This is so important. If post-exertional malaise is the cardinal symptom of this disease then we need to know much, much more about it. It may be that it’s easier to find XMRV or other MLVs in the blood on the second day of a two-day exercise challenge. It may be that EBV re-activates on the second day. Or HHV-6. Or CMV, chlamydia, mycoplasma, etc. It may be that patients‘ orthostatic intolerance is worse after an exercise challenge. It may be that gut flora changes after an exercise challenge. Markers of oxidative stress may get worse. Symptoms of co-morbid conditions like IBS, IC and FM may be worse. Anecdotal evidence suggests that this is so. As someone suggested, it may be that some or all these things happen whenever the anaerobic threshold is exceeded, so it may not be necessary to subject patients to a maximal exercise challenge with the attendant risk of severe symptom exacerbation. Given the difficulty that patients have with coming into a lab and exercising two days in a row, studies should be designed looking at all of these issues (and others). This requires collaboration. And a research plan.

It also requires that people stop looking backwards. Many of the old studies of people with ME/CFS are flawed, because the research groups were not well defined or well described. Although the importance of this issue was fully explained by Dr. Jason at the beginning of the meeting, speakers such as Dr. Kent-Braun blithely reviewed studies that were ten and twenty years old without any mention of who comprised the data set. There also was no mention of a second exercise challenge in the studies she reviewed. She then came to the conclusion that there is no difference in several measures of exercise tolerance between patients and controls. No one questioned her about what criteria were used to define the patient groups in the many negative studies she cited or about the possibility that a single exercise challenge is not sufficient to distinguish patients from controls. No one commented on her own admission that she has been out of the field for years. Dr. Natelson presented data from more than 10 years ago that purported to show that patients with ME/CFS have no evidence of immune dysfunction. He neglected to mention how much the technology for finding immune markers has changed in the last ten years, as Dr. Klimas emphasized.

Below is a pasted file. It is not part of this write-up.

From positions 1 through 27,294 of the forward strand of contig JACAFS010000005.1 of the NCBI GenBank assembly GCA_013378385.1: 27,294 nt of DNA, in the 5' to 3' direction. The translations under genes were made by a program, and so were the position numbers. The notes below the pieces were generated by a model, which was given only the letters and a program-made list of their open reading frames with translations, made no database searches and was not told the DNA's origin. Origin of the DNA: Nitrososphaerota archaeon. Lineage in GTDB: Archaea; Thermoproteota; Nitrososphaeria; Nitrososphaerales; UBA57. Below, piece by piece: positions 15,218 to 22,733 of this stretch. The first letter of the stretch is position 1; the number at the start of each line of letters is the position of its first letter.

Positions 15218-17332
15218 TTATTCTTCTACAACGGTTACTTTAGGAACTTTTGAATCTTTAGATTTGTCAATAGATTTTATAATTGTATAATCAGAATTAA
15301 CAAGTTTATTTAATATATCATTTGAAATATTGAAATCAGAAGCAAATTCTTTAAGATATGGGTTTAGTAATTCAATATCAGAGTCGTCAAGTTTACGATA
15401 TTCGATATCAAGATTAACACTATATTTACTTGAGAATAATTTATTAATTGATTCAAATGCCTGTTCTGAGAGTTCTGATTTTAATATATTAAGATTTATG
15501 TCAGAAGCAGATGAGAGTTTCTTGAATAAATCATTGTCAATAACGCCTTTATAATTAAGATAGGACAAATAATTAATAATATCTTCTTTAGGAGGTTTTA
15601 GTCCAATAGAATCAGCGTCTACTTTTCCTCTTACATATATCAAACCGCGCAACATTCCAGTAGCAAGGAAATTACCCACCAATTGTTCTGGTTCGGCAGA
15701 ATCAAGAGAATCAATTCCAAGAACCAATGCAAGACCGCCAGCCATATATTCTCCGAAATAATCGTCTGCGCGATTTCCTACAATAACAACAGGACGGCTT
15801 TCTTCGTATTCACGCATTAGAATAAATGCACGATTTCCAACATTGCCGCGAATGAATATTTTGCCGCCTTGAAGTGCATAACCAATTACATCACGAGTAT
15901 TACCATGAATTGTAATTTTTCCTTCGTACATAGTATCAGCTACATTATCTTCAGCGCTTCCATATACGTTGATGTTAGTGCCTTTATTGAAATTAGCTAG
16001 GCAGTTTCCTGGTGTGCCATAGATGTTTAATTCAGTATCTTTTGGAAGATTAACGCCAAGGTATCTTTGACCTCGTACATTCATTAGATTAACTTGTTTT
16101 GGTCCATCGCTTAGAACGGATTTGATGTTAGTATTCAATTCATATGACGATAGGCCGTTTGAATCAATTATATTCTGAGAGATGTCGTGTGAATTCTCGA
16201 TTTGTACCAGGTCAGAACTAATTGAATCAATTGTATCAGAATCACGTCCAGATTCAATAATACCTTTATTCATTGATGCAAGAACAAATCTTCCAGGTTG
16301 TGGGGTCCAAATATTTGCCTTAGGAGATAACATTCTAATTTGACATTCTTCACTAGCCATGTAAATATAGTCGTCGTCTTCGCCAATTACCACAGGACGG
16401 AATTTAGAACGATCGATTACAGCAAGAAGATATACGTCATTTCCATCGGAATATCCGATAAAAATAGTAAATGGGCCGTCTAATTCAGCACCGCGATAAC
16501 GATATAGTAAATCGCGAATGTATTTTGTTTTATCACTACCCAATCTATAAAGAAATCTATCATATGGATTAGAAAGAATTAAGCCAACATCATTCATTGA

The somewhat testy interchange between Dr. Klimas and Dr. Natelson (she suggested he stick to his own specialty, neurology) illustrates another aspect of the questionable planning that went into this Workshop. While controversy and discussion is good, it was not necessary to schedule opposing points of view right after each other repeatedly. Dr. Klimas and Dr. Natelson. Dr. Coffin and Dr. Mikovits. Dr. Kent-Braun and Dr. Snell. Disagreement after disagreement. It gave the impression that there is no verifiable data in this disease. It fosters a sense of hopelessness, futility. Nothing to be found here. Keep on moving. If, instead, you put Dr. Snell and Dr. Light together you see consistency. Different ways of measuring it, but consistent abnormalities indicative of measurable post-exertional changes and the importance of repeat testing with an exercise challenge. If you put all the autonomic dysfunction data together you begin to form a picture. You stop. You look. You listen. You move forward, not away.

The session on biomarkers also gave the impression that there are none. (Of course, this is the stance the CDC takes on its website). Dr. Klimas presented some interesting data on potential immunologic biomarkers, which Dr. Vernon described as “overly optimistic”. Dr. Cook gave an interesting talk on the potential for functional neuroimaging to be a biomarker, but, as yet, this is only available as a research tool. Interestingly, he also found that it’s important to challenge the brain to see the differences between ME/CFS patients and controls. Dr. Dean talked theoretically about the as-yet-unrealized potential of genetic biomarkers. Significantly, he emphasized the importance of an accurate definition so it’s clear who has the disease and who doesn’t. He also emphasized the importance of looking at large numbers of patients, which requires adequate funding. Dr. Mikovits said her work on biomarkers was quite fruitful but she wasn’t given a chance to talk about it. Meanwhile, it looks like Dr. Snell and Dr. Light have found biomarkers that just need to be verified and operationalized. Why weren’t they in the biomarkers session? Why isn’t the NIH jumping on this and funding verification studies? Why isn’t Dr. Snell’s protocol on the CDC website? It may turn out that these particular biomarkers don’t identify all patients with ME/CFS, but they may, at the least, identify a very significant subgroup.